Airborne respiratory hazards are a very real threat in the chemical process industries (CPI). Existing in a variety of forms including gases, vapors, dusts, mists, fumes, smoke, sprays and fog, such hazards can cause illnesses including cancer and lung impairment, or even death. Examples of respiratory hazards include combustion byproducts; toxic fumes or dust created by metal melting; ozone and nitrogen oxides from processes involving an electric discharge in air; and dust particles released by grinding (notably dry grinding such as blasting) and crushing applications, and the transport, sieving, mixing or screening of any dry material.
The specific hazardous gases present in a workplace will, of course, vary according to the processes of the facility, but commonly include chlorine, chlorine dioxide, ammonia, nitrogen dioxide, nitric oxide and volatile organic compounds (VOCs). Some hazardous gases, such as carbon monoxide, act rapidly and can cause unconsciousness or death within minutes, while other toxic gases can take years to produce noticeable harm.
Where toxic substances are present in the workplace and engineering controls (such as enclosing or confining the contaminant-producing operation, exhausting the contaminant, or substituting with less toxic materials) are inadequate to reduce or eliminate them, it is time to turn to respirators (Figure 1).
What is a respirator?
A respirator is a protective device that covers the nose and mouth or the entire face or head to guard the wearer against hazardous atmospheres. Respirators may be either tight-fitting or loose-fitting. There are two types of tight-fitting respirators: “half masks” cover the wearer’s mouth and nose, while “full facepieces” cover from the hairline to below the chin (Figure 2). Loose-fitting respirators include hoods and helmets that cover the head completely.
The OSHA standard
The appropriate use of respiratory protection is not only important for worker health and safety — in the U.S., it is the law. The U.S. Occupational Health and Safety Administration (OSHA) is the main federal agency charged with the enforcement of safety and health legislation in the U.S. Much of this legislation is written in the form of standards. OSHA standards are rules designed to provide a work environment free from known dangers or hazards. They require the use of certain safe practices and equipment, and assign employers the responsibility of monitoring hazards and keeping records of workplace injuries and illnesses. Compliance with OSHA’s standards is mandatory and is stringently enforced.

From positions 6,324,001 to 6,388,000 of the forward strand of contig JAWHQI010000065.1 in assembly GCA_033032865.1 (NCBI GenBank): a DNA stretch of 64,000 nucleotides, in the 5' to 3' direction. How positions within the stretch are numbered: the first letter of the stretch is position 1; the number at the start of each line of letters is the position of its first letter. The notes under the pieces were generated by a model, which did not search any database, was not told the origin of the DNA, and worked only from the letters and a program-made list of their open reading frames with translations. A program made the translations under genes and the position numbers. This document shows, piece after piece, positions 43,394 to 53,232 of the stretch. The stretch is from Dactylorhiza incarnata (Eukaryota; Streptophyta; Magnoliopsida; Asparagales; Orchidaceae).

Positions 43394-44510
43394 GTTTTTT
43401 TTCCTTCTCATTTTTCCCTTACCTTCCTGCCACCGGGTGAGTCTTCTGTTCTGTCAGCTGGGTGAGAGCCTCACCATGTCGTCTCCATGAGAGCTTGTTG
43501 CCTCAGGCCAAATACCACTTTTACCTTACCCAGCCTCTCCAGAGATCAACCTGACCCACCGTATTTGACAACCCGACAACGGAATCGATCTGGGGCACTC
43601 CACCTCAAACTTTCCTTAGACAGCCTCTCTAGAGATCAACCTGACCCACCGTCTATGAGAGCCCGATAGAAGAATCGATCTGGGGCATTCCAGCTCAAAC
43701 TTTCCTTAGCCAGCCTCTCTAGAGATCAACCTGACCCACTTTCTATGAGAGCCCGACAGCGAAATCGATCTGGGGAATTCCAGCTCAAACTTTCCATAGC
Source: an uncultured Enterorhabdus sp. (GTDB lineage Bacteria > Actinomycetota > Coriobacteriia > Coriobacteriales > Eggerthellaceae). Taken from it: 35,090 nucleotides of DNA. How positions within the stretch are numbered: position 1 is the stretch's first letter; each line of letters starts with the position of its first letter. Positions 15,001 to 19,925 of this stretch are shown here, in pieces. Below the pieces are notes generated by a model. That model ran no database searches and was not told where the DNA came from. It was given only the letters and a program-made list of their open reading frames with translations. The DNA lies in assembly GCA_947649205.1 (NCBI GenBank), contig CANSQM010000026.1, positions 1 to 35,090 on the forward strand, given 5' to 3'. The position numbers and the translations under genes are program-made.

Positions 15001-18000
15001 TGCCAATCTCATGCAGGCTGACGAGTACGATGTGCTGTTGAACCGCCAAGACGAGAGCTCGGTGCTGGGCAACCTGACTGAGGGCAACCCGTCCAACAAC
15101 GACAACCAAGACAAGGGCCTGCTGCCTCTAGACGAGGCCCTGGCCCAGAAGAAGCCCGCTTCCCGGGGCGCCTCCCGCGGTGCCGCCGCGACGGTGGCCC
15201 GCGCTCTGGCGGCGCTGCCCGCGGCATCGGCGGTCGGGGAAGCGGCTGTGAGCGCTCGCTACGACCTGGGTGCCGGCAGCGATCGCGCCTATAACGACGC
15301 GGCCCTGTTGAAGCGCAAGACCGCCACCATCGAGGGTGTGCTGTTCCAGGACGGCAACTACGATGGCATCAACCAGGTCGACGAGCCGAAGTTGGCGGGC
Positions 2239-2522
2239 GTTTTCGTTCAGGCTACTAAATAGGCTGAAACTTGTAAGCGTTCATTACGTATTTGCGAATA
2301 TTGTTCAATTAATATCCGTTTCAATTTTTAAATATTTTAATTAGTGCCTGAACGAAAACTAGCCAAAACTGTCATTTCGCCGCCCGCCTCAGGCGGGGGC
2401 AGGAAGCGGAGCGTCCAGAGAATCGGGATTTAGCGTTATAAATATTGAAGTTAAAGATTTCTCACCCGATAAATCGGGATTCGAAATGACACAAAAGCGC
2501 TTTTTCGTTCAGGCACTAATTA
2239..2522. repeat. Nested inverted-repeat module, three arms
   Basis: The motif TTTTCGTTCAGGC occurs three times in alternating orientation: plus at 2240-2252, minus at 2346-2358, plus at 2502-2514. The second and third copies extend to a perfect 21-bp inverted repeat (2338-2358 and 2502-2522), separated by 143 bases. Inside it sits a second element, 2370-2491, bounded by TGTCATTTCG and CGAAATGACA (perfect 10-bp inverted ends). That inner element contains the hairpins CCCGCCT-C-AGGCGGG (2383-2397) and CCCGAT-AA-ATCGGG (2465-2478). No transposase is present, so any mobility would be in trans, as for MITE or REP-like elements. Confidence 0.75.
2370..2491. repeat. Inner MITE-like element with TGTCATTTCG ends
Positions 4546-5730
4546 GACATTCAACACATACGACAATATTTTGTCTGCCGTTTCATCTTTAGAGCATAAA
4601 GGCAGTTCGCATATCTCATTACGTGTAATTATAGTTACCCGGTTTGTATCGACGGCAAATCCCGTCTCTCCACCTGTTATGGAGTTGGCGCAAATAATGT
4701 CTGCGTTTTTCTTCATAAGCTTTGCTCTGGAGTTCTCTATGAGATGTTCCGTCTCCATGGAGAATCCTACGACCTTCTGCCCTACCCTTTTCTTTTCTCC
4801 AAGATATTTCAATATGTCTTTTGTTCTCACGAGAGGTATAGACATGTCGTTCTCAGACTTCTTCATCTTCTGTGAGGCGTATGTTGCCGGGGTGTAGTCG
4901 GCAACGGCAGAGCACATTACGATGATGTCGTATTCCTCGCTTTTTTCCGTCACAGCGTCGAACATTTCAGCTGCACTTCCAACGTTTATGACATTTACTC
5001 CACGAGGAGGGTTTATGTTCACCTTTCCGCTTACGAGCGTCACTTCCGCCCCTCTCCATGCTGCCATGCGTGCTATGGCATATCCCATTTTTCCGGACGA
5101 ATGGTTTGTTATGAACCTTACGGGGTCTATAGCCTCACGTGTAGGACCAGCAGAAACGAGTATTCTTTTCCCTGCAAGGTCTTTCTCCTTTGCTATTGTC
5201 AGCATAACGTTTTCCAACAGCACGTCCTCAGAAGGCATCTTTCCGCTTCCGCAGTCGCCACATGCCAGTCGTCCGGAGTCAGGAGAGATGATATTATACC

In 2011, “Respiratory Protection, General Industry (29 CFR 1910.134)” was OSHA’s fourth most frequently cited standard violation. Standard 29 CFR 1910.134 covers the respiratory protection division of the personal protective-equipment category. Essentially, it details the requirements for compliance in workplaces where respiratory hazards are a potential threat (Figure 3). The aforementioned statistic reveals that too many workers are not employing appropriate protection from respiratory hazards on the job. According to OSHA, an estimated 5 million workers are required to wear respirators in 1.3 million workplaces throughout the U.S.
The role of ANSI
In addition to OSHA, another driving force in the regulatory arena is the American National Standards Institute (ANSI). As a voice of the U.S. standards and conformity assessment system, ANSI’s mission is to enhance both the global competitiveness of U.S. business and quality of life by promoting and facilitating voluntary consensus standards and conformity assessment systems, and safeguarding their integrity, in an effort to protect workers.
ANSI thus provides a neutral forum for the development of policies on standards issues and serves as a watchdog for standards development and conformity assessment programs and processes [ 2]. ANSI/AIHA Z88.2 “Standard Practices for Respiratory Protection” is a voluntary consensus standard drafted by the ANSI Z88 Committee on Respiratory Protection [ 3]. This standard is significant, as it addresses the issue of assigned protection factors (APFs). APFs are the main factor used by many employers when they select respirators for worker protection from airborne hazards. The ANSI standard recommends protective factors that are very similar to those of OSHA, except for a more conservative APF for filtering facepieces (disposable respirators). The standard also addresses other key issues regarding the proper use of respiratory protection in the workplace, including the following:
- • Respiratory protection program requirements
- • Standard operating procedures for programs
- • Respirator selection, limitation and use
- • Training